Wild Berries

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Time Out says

Another dysfunctional family movie from Japan, more radical than Morita's seminal Family Game but a deal less provocative than Miike's Visitor Q. The Akechi family is falling apart behind a facade of normalcy: dad (Hiraizumi) was fired from his job ages ago, but hasn't told the others and has built up huge debts; mum (Otani) has had enough of caring for her senile father-in-law and suddenly decides to let him die; daughter (Tsumiki) is planning to marry and oblivious to the can of worms around her. The one success in the family is the black sheep son Shuji (comedian Miyasako, making an impressive debut in film), a skilful con-man who poses as a mourner at funerals and makes off with the donations. When he shows up at grandpa's funeral and rejoins the family, will he rescue it or finish it off for good? First time director Nishikawa does well with her cast and knows how to orchestrate family tensions; the somewhat crude suspense of the closing scenes is her only real misjudgment. Kore-eda produced because she was his assistant on After Life and Distance.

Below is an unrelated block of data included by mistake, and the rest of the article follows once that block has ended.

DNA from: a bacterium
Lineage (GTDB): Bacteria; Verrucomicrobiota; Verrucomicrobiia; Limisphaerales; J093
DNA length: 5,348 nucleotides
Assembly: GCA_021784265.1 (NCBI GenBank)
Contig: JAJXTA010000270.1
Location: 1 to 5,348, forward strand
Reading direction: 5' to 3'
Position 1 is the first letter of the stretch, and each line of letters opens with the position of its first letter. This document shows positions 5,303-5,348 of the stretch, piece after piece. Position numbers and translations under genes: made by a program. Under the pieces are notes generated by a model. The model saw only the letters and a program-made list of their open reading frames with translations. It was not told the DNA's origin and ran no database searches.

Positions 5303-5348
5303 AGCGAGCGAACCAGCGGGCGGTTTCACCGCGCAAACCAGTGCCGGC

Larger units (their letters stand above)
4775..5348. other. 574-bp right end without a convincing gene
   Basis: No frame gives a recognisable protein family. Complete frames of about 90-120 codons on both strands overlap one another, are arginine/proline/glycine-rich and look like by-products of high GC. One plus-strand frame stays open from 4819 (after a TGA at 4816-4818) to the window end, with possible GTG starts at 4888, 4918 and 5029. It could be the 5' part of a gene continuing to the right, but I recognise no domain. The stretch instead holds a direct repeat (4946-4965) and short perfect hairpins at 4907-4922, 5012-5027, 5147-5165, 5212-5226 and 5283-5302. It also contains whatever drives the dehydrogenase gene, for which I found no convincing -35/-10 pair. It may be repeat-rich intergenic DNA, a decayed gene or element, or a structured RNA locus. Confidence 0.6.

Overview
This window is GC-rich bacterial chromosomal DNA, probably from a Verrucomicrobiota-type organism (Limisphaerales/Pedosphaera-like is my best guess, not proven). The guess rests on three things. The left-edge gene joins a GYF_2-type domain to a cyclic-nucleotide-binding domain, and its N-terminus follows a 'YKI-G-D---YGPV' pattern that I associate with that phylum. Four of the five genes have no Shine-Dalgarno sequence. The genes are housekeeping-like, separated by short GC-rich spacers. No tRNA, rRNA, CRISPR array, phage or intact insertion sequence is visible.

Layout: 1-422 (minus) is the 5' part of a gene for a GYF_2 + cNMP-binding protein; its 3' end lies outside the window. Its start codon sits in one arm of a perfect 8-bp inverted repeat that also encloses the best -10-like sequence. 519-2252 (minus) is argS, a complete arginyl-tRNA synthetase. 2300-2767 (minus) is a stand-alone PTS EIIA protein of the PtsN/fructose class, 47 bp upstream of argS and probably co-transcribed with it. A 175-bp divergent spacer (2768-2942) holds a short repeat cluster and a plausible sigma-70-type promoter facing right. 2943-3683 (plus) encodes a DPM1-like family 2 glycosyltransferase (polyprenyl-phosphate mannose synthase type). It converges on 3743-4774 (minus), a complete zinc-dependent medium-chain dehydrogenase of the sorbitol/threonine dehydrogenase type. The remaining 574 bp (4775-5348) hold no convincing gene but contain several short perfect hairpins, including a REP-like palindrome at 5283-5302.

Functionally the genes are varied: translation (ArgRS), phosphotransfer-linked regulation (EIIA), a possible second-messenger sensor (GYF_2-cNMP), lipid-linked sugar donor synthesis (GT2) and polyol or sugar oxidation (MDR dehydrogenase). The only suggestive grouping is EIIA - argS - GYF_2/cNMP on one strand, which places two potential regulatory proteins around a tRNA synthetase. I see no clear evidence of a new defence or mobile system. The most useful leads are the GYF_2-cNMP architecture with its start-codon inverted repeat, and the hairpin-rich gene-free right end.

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Release details

UK release:

2002

Duration:

108 mins

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